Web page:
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PGA of America Celebrates 96th Anniversary


On April 10, 1916, a group of 78 founding members, with a newly framed Constitution and by-laws in place, created the PGA of America in a boardroom on the second floor of the Hotel Martinique (now the Radisson Martinique on Broadway) in New York City. Robert White, of Wykagyl Country Club, in New Rochelle, N.Y., was elected as the association's first president on June 26, 1916.

The idea to form an organization of golf professionals was proposed just a few months earlier by department store magnate Rodman Wanamaker during a luncheon at New York's Taplow Club. Attendees at the luncheon included Walter Hagen, Francis Ouimet and A.W. Tillinghast. Wanamaker would also donate the trophy that still bears his name, medals and prize money to launch the inaugural PGA Championship at Siwanoy C.C., in Bronxville, N.Y., October 10-14, 1916.

Since its founding, the PGA has developed into an organization of 27,000 men and women professionals.

"The PGA of America traces its storied roots to individuals who had a vision about growing a game that now connects millions around the world," said PGA of America president Allen Wronowski, the 37th PGA professional to hold the association's highest position. "As we proudly embark on our 96th year, we march forward to our centennial, supported by men and women who dedicate each day to their passion of helping to educate a new generation of golfers, while creating fun and memorable experiences for all who play our great game."

By developing championships and programs to grow the game, the PGA of America elevates the public's interest in golf, their desire to play more golf and ensures accessibility to the game for everyone, everywhere. Through its 41 section offices, the association maintains a total commitment to its professionals, helping the membership meet the demands of today's marketplace and addressing issues that are vital to the golf industry.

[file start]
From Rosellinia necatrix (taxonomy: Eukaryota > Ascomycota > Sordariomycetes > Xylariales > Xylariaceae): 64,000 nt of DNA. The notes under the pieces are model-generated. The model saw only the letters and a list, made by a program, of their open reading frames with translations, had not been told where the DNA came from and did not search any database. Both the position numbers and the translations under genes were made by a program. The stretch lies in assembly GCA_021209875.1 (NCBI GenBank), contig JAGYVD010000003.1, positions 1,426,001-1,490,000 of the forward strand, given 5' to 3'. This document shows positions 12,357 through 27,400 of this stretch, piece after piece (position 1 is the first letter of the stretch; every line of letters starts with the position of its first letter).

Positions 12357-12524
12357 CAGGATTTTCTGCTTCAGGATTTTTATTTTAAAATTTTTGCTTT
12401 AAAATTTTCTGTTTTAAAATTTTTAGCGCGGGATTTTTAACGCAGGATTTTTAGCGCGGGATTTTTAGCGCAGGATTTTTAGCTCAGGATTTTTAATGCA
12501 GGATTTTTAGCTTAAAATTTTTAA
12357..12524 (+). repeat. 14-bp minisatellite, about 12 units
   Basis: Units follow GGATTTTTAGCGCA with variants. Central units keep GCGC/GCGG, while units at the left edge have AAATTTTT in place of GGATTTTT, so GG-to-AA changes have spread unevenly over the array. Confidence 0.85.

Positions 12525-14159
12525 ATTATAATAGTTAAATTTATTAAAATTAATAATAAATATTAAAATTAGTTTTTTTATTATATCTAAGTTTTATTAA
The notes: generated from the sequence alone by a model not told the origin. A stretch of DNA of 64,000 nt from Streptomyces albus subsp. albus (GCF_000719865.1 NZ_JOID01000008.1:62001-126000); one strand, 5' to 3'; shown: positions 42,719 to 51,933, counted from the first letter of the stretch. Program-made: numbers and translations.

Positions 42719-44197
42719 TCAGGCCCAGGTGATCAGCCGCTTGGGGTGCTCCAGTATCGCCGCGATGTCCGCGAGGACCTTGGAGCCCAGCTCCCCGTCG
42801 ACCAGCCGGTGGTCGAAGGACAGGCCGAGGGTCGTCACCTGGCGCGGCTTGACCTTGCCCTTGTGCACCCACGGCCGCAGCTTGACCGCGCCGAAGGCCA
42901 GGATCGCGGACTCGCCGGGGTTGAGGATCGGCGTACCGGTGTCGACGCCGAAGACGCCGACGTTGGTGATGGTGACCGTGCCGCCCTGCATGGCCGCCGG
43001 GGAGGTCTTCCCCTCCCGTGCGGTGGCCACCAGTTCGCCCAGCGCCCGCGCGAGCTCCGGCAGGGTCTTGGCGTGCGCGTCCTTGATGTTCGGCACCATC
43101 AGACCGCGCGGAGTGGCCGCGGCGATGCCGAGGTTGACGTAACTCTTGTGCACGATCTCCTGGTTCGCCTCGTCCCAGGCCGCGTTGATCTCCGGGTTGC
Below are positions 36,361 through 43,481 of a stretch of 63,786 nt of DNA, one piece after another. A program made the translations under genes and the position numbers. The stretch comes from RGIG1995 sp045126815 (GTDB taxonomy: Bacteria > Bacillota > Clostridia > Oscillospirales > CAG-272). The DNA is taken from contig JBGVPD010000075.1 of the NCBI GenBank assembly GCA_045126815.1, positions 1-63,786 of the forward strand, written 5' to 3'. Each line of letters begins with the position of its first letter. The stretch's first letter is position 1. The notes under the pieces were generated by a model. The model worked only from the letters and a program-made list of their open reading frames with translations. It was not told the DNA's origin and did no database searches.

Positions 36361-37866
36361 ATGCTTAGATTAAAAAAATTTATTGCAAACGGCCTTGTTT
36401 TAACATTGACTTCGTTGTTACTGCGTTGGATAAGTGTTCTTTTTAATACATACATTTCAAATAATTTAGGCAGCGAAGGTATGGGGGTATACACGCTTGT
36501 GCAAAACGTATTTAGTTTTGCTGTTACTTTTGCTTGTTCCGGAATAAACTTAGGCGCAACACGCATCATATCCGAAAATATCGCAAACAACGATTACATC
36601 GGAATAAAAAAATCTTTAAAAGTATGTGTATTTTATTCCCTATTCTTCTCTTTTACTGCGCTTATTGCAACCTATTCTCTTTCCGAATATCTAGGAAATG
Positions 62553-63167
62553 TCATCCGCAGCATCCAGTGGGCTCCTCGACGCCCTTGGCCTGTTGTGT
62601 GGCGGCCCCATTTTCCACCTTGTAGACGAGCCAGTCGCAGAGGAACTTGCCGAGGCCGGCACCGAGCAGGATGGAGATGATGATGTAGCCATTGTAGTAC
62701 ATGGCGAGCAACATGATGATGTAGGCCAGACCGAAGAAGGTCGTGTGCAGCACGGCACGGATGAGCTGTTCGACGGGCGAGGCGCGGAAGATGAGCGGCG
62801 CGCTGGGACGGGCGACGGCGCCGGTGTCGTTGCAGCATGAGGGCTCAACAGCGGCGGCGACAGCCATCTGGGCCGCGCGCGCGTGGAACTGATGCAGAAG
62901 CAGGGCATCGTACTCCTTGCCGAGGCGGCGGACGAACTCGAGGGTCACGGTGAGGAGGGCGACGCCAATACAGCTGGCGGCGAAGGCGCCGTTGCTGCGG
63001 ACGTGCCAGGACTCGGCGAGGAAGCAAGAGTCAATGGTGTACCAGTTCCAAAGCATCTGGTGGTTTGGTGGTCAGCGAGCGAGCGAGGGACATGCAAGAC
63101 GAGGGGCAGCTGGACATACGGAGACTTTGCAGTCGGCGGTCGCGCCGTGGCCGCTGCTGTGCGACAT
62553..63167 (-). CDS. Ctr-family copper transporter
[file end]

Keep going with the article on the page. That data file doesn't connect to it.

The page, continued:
"In the spirit of our founders, our professionals take pride in supporting their local communities, and growing the game through exciting programs that attract players to experience golf, which is truly a game of a lifetime," added Wronowski.

From Jim Barnes in 1916 to Keegan Bradley in 2011, the PGA Championship has crowned many of the greatest players in golf at the season's final major. The association also oversees the Ryder Cup, which now involves the United States and Europe in a biennial competition that originated in 1927; the Senior PGA Championship, first won by Jock Hutchison at Augusta National Golf Club in 1937; the PGA Grand Slam of Golf, the most difficult event to qualify for in all of golf that involves only the year's four major champions; and the PGA Professional National Championship, the showcase event for its club professionals.

In addition to these championships, the PGA conducts more than 30 tournaments for its members and apprentices.

"From the game's most celebrated players to the teaching of a beginner's very first golf lesson, PGA professionals continue to touch lives in the same spirit our founders did 96 years ago this very day," said Wronowski. "With our centennial approaching on the horizon, the PGA of America is proud to carry on this great tradition."

The above report is courtesy of the PGA of America. For more information, visit www.pga.com.